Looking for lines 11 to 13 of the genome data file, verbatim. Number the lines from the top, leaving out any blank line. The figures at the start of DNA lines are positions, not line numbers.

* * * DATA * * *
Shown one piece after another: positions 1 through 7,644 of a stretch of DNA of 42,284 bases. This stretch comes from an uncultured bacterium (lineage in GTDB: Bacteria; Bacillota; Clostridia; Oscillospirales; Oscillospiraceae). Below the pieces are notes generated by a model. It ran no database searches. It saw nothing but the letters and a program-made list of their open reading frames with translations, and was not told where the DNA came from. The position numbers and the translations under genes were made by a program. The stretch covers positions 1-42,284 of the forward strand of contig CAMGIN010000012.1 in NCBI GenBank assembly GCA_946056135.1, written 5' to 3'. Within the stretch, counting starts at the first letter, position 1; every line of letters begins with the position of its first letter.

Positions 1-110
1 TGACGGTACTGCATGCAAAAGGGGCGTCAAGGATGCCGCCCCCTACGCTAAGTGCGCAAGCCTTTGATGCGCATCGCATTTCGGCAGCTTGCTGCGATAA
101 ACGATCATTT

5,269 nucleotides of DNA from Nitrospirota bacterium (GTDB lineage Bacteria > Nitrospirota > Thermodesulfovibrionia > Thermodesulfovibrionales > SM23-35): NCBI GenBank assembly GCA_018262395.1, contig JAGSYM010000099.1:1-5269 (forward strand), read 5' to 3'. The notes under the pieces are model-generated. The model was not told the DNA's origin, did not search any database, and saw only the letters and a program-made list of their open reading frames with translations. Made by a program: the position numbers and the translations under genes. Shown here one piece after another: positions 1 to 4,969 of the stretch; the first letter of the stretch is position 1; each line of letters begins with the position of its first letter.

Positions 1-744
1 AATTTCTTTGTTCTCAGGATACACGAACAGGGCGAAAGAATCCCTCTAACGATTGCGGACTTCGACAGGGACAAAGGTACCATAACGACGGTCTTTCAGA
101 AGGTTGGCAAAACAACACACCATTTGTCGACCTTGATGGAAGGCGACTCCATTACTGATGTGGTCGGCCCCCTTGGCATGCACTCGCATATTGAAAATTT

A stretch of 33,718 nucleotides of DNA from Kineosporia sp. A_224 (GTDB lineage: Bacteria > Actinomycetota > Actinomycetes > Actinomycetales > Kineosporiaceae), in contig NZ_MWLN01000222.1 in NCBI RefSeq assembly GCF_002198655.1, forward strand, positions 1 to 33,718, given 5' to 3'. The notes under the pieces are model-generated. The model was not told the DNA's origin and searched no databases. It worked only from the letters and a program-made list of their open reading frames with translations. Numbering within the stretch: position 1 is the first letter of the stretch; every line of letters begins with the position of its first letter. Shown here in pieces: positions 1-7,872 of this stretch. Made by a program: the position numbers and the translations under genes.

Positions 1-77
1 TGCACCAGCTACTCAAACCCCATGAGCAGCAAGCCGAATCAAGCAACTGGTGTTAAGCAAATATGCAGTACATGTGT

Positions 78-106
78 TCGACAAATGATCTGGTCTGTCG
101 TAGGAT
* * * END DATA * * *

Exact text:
1 TGCACCAGCTACTCAAACCCCATGAGCAGCAAGCCGAATCAAGCAACTGGTGTTAAGCAAATATGCAGTACATGTGT

Positions 78-106
78 TCGACAAATGATCTGGTCTGTCG